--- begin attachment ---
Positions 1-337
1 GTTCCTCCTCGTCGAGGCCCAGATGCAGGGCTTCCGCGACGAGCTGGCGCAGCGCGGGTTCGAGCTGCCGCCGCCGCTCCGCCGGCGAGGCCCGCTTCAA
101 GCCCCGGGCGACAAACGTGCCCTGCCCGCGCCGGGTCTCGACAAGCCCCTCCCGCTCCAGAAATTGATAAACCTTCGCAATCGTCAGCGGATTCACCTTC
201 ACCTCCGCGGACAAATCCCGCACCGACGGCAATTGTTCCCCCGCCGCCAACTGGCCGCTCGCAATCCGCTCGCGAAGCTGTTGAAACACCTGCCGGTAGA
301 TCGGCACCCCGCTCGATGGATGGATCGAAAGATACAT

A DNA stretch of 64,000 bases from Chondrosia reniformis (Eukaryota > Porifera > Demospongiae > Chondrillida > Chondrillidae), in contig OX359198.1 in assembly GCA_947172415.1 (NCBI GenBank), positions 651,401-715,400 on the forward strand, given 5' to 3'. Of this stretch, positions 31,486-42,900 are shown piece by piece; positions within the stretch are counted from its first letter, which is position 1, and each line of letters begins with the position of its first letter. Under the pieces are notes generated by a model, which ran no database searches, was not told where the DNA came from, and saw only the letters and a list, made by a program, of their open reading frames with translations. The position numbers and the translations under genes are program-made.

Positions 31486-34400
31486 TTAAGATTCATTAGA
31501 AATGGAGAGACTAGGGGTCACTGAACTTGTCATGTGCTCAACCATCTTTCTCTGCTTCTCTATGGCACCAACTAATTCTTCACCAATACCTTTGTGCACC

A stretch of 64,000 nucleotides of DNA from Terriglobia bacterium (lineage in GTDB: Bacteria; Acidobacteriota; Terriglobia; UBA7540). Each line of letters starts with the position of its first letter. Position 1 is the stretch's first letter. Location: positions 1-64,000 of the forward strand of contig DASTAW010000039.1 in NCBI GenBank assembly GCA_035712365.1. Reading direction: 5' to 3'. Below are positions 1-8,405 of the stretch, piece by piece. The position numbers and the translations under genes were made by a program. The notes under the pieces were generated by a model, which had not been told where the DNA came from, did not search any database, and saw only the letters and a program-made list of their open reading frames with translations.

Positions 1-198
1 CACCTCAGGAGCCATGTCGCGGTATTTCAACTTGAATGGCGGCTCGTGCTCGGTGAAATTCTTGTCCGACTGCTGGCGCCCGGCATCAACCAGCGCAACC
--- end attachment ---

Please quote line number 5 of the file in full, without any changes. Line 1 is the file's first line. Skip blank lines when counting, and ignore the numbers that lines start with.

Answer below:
301 TCGGCACCCCGCTCGATGGATGGATCGAAAGATACAT